So we practiced hundreds of suburi and I thought about what Murai Sensei had said. And I thought, "Let's see, now." "Who is my worst enemy?"

CUT! CUT! CUT! CUT!

Well, I could think of some terrible people, and even some who might have deserved to be split with a samurai sword, but I couldn't think of anyone I'd really cut with a sword. I did not have a single enemy that bad that I could think of.

CUT! CUT! CUT! CUT!

And then I thought about who it was that was always getting me into trouble. It was really myself. And it was not without Christian sentiments that I thereafter saw myself where my bokken struck. I always struck to kill.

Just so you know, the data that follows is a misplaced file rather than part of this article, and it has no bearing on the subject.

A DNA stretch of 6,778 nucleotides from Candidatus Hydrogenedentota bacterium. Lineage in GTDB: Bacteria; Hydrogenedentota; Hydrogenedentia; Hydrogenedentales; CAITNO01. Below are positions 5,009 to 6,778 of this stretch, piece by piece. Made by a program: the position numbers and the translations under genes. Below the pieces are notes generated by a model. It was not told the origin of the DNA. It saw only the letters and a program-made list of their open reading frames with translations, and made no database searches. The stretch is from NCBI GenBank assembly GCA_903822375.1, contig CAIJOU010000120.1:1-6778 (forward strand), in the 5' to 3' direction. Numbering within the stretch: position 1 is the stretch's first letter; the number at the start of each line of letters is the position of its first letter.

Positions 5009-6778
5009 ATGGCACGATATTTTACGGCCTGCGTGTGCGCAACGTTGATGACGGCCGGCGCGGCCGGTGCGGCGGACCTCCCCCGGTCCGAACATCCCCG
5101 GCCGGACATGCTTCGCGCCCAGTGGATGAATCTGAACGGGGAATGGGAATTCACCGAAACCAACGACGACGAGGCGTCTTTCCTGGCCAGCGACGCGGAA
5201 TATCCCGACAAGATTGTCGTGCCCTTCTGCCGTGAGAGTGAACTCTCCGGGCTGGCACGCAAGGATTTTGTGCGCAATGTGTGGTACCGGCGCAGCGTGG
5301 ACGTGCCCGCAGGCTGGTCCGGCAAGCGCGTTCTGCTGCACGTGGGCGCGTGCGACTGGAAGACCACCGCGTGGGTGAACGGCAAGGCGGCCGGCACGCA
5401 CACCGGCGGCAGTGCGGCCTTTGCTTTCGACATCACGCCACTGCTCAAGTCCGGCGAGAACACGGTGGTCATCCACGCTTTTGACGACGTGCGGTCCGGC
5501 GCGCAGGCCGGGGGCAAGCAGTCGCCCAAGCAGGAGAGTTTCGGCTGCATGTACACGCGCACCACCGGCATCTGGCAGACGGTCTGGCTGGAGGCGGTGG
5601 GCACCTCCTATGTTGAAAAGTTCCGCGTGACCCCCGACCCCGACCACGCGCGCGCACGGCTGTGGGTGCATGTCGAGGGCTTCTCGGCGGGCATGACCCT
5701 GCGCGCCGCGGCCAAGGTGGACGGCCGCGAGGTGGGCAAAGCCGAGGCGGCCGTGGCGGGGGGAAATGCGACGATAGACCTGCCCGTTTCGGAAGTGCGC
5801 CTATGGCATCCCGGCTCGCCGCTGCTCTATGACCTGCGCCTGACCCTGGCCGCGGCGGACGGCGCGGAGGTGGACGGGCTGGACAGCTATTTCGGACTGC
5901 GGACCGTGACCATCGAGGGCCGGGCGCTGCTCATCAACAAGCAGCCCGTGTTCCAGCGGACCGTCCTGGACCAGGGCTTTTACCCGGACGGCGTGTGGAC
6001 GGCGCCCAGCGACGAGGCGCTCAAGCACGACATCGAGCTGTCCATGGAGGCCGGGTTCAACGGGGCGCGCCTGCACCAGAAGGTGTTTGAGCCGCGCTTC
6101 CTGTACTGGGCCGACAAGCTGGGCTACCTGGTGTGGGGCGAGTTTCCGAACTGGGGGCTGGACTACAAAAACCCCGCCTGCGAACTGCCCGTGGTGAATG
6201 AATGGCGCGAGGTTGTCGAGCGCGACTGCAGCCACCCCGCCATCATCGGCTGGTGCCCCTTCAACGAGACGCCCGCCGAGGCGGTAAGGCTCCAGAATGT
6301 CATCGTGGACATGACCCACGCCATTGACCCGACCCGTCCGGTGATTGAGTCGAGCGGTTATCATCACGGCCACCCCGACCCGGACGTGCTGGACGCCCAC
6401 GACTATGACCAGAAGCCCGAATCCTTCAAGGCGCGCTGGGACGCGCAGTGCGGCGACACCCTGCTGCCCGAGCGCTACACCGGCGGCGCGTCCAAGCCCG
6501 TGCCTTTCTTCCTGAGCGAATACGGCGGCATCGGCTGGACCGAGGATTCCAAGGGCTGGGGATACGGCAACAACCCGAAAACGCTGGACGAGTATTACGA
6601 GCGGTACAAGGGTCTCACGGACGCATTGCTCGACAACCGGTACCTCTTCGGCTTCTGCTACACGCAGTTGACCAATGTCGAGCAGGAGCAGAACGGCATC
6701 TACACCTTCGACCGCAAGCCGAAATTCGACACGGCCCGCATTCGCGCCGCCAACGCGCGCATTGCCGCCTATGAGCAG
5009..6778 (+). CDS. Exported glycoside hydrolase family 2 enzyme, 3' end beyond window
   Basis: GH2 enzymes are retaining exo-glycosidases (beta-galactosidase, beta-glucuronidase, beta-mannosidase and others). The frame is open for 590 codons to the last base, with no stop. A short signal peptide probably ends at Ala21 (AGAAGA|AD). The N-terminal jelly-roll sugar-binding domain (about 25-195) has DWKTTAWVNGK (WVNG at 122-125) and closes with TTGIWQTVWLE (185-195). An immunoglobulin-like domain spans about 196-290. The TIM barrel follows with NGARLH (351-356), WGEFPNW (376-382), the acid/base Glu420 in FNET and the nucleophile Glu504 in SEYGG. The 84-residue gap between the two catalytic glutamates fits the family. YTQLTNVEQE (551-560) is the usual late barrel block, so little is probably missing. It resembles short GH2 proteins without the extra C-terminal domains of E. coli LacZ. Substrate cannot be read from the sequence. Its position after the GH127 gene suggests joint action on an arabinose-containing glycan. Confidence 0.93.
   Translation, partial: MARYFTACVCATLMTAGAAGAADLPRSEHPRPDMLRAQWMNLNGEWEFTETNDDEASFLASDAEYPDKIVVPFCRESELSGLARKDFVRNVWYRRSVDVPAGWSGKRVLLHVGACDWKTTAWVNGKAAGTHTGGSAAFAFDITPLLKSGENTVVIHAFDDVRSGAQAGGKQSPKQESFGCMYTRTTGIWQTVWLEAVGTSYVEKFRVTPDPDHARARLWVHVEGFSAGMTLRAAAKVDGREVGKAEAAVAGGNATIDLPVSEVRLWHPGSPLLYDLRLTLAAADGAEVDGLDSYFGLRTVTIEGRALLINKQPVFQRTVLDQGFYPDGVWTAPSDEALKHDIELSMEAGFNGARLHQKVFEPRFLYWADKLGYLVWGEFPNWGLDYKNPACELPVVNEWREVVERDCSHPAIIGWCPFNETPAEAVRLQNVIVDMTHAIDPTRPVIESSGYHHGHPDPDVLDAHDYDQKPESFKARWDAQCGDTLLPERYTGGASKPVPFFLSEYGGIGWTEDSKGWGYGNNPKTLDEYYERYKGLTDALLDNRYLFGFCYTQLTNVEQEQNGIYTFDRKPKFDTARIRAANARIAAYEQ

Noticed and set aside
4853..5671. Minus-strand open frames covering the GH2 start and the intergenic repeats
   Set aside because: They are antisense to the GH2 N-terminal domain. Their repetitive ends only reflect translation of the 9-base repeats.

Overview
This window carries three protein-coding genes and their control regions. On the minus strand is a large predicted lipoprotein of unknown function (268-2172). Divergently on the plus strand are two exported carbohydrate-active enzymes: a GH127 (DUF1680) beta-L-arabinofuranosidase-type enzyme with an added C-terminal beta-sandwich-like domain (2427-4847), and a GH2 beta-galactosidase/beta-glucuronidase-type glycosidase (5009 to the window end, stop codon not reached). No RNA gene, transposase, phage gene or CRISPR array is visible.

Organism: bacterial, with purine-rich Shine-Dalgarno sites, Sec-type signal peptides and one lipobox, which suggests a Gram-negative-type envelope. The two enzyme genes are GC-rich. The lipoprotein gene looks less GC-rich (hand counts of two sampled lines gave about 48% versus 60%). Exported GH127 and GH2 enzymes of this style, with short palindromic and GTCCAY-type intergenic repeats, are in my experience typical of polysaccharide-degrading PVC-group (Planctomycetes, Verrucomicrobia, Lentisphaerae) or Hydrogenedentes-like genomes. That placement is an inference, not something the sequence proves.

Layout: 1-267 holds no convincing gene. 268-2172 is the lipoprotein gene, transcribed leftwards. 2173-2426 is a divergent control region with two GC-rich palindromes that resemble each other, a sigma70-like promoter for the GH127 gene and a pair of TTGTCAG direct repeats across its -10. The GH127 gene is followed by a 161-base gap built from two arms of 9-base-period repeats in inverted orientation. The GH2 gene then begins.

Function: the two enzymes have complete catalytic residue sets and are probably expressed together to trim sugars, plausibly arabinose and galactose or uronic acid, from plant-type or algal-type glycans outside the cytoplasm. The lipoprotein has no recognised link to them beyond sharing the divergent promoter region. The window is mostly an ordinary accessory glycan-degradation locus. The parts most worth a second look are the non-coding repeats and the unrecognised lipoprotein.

So we should really always be glad if uke is a little bit troublesome. We should not punish him for being honest. The answer lies in our own technique and resistance by nage against uke, which is backward aikido.

Thanks for all the comments!

David

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Lao Tzu

"Eternity forever!"

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Old 06-23-2006, 07:26 AM   #47
Ron Tisdale
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Re: Punishing Uke

Thank you for that post David.

Best,
Ron